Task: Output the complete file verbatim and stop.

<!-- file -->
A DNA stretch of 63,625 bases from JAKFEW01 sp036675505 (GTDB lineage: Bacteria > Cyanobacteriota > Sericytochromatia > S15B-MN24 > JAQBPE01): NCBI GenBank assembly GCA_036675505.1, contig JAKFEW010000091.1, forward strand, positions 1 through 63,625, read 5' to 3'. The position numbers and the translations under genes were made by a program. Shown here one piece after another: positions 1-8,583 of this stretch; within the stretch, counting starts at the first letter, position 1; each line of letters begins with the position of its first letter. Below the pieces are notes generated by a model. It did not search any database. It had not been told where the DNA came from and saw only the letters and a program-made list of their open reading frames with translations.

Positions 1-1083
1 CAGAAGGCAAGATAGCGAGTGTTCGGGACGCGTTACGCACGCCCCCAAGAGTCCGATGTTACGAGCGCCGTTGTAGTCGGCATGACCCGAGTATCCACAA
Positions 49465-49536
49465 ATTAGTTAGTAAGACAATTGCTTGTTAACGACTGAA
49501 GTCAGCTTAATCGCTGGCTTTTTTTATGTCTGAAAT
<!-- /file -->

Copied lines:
A DNA stretch of 63,625 bases from JAKFEW01 sp036675505 (GTDB lineage: Bacteria > Cyanobacteriota > Sericytochromatia > S15B-MN24 > JAQBPE01): NCBI GenBank assembly GCA_036675505.1, contig JAKFEW010000091.1, forward strand, positions 1 through 63,625, read 5' to 3'. The position numbers and the translations under genes were made by a program. Shown here one piece after another: positions 1-8,583 of this stretch; within the stretch, counting starts at the first letter, position 1; each line of letters begins with the position of its first letter. Below the pieces are notes generated by a model. It did not search any database. It had not been told where the DNA came from and saw only the letters and a program-made list of their open reading frames with translations.

Positions 1-1083
1 CAGAAGGCAAGATAGCGAGTGTTCGGGACGCGTTACGCACGCCCCCAAGAGTCCGATGTTACGAGCGCCGTTGTAGTCGGCATGACCCGAGTATCCACAA
Positions 49465-49536
49465 ATTAGTTAGTAAGACAATTGCTTGTTAACGACTGAA
49501 GTCAGCTTAATCGCTGGCTTTTTTTATGTCTGAAAT